228/365 Night Heron Nycticorax nycticorax


Using a prime lens will always have its advantages and disadvantages with photography.  Sharpness, focus speed and lens quality is a great factor to have but with closer subjects focal length and minimum focussing distances comes in to play.  This was the case with this juvenile Night Heron.

This individual came within the minimum 4.5m focussing distance of the 500mm f/4 lens I was using.  Attaching a 25mm extension tube (giving me 25% closer focus), this brought the subject back in focus again.  The Night Heron was still huge in the frame but I wasn’t able to zoom out or move further back.  Keeping the focussing point over the eye and creating the best composition was all I could do in this situation.  This is one of the images I achieved.

Night Heron, Nycticorax nycticorax, Hungary, June, 2014.
Canon 5D3 with Canon 500mm f/4 L IS lens with Canon 25mm extension tube.

 

228/365 Night Heron

 

 

223/365 Spoonbill Platalea leucorodia


The lighting was difficult to control on this one but checking the histogram kept me from burning out the highlights on the setting sun through the white feathers of this Spoonbill.

Spoonbill, Platalea leucorodia, Hungary, May, 2013.

Canon 5D Mark III with Canon 500mm f/4 L IS lens and Canon 1.4x converter.

223/365 Spoonbill

222/365 Grey Heron Ardea cinerea


I know I’ve got a big appetite but this fish even made me feel full.  Its amazing the size of the fish that these Grey Herons can swallow.

Grey Heron, Ardea cinerea, Hungary, May, 2014.
Canon 5DIII with Canon 500mm f/4 L IS lens.

222/365 Grey Heron

221/365 Little Egret


Following on from the previous post, here is another Little Egret but taken later during the day.  It shows an adult Little Egret having a good shake after eating a fish and showing off its beautiful breeding plumage.

Little Egret, Egretta garzetta, Hungary, May, 2014.
Canon 5DIII with Canon 500mm f/4 L IS lens.

221/365 Little Egret

220/365 Little Egret


Back for a morning session in the hide yesterday and came away with some nice images.  This image of a Little Egret was taken just as the sun was coming up, illuminating the bird whilst the background was still in shadow.

Little Egret, Egretta garzetta, Hungary, May, 2014.
Canon 5DIII with Canon 500mm f/4 L IS lens.

220/365 Little Egret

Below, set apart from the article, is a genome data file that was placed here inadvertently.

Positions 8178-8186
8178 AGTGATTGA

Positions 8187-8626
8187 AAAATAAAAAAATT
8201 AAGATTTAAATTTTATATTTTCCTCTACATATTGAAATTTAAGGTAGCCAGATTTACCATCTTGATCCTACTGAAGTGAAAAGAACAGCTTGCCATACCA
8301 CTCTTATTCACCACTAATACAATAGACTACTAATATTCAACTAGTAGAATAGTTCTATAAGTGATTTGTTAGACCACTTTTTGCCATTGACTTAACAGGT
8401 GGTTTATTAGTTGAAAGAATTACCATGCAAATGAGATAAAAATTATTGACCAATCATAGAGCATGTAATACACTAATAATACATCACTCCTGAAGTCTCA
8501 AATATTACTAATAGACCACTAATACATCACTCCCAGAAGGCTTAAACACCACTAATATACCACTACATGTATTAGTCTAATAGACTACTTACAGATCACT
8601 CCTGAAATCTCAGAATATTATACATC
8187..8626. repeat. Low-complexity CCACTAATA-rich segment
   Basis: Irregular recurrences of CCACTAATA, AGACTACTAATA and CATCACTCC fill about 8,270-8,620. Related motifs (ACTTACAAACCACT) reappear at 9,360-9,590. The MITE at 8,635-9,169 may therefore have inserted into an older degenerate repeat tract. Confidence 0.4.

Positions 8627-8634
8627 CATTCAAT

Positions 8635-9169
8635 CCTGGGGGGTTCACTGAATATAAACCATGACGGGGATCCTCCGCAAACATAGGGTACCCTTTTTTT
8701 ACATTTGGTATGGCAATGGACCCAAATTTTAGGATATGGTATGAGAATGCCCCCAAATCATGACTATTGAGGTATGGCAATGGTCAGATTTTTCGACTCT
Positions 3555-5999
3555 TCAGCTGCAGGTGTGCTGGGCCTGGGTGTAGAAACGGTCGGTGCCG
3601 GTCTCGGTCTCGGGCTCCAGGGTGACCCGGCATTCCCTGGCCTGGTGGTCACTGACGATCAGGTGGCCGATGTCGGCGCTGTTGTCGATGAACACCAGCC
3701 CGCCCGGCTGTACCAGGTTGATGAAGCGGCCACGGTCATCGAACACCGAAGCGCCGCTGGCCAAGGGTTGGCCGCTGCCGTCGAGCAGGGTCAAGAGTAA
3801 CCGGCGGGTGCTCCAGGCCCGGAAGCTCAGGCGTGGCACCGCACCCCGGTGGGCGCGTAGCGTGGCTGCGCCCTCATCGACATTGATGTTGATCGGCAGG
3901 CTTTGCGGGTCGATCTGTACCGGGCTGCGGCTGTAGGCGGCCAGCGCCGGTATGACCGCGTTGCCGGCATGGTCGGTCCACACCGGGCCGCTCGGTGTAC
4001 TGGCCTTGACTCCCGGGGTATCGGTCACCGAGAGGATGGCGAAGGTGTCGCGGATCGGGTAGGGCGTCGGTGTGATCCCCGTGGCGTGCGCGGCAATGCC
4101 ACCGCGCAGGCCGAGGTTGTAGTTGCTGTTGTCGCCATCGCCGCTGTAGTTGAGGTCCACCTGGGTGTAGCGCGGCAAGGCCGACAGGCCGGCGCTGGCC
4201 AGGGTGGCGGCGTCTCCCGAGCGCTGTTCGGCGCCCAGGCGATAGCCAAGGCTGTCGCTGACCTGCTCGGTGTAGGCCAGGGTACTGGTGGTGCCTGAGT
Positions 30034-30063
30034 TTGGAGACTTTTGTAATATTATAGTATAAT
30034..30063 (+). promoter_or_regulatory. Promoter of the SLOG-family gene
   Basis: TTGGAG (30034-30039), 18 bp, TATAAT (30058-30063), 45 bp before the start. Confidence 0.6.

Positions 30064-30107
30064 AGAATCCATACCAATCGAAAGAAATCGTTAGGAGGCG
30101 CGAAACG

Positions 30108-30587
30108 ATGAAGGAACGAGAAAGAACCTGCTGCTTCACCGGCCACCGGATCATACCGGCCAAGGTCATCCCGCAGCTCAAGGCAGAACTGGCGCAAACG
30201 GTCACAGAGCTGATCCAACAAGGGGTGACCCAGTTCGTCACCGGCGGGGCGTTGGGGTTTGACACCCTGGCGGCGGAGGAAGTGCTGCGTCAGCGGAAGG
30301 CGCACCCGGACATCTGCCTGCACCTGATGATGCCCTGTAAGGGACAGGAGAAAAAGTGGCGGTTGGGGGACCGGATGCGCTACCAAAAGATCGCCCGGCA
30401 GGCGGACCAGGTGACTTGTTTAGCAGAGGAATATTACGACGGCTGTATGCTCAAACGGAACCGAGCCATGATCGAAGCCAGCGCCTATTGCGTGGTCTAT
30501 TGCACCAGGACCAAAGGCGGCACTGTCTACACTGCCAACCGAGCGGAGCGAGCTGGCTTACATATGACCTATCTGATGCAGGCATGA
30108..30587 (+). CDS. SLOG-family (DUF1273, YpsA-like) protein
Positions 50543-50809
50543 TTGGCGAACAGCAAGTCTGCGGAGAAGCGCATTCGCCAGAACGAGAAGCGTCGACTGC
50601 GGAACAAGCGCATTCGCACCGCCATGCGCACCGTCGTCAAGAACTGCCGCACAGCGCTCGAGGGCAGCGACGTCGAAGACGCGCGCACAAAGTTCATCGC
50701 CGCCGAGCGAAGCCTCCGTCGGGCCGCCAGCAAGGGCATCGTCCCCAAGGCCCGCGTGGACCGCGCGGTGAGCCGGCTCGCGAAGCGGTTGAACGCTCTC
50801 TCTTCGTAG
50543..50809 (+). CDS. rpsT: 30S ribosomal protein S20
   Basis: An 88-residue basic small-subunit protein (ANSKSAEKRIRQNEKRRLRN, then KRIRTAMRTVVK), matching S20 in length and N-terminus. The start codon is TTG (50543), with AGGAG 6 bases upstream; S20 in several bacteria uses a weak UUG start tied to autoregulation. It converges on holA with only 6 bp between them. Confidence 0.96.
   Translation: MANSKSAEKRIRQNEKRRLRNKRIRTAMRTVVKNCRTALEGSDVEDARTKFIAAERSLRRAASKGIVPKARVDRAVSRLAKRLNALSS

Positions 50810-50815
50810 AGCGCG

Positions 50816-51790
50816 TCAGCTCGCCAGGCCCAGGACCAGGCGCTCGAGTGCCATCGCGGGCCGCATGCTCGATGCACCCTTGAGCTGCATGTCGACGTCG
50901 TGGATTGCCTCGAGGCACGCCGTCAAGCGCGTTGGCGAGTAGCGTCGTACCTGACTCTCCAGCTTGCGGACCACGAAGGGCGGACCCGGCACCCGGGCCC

218/365 Night Heron


I’m back over in Hungary and this time trying out a new hide.  Along with Great White Egret,  Grey Heron and Hooded Crow, this Night Heron was one of the first visitors.  It’s amazing that this breeding adult managed to swallow this carp.  It went down the hatch though!

Black-crowned Night Heron, Nycticorax nycticorax, Hungary, April, 2014.

Night Heron

186/365 Nightjar Caprimulgus europaeus


I was sitting in a hide waiting for a species of bird that, in the end, never turned up! Anyway, in the distance I could hear a nightjar churring away even though it was 2 hours before sunset! As you can imagine I was very intrigued to find out where this individual was but decided to sit in the hide waiting for my target subject.  What happened next was pretty incredible.. I heard the nightjar churring again so tried to locate the position of the calling so I could go out and try and find it later that evening.  Next thing, the Nightjar came flying over the trees in front of me and landed in a pine tree right opposite the hide.  I couldn’t believe my luck!! 😉 I didn’t leave the hide until I knew my target species wasn’t going to arrive.  I watched the nightjar for about 45 minutes from the hide through live view on the camera. It was mesmerising to see such a hard to find bird just resting completely relaxed on the branch right in front of me.  I continued to watch it as it yawned, and waddled up and down the branch to find the best position for its camouflage to work.  With the last rays of light just tipping the trees behind the hide, I knew that my target species wasn’t going to arrive this late so took the opportunity to photograph the nightjar instead.  And here’s one of the images…  a beautiful bird and superb camouflage… a truly memorable evening out in the field.

Whats your best memory?

Nightjar, Caprimulgus europaeus, Hungary, June, 2013
Canon 5D mk3 with Canon 500mm f/4 L IS and 1.4x III converter, 1/100sec at f/5.6 ISO 2000.

186/365 Nightjar Caprimulgus europaeus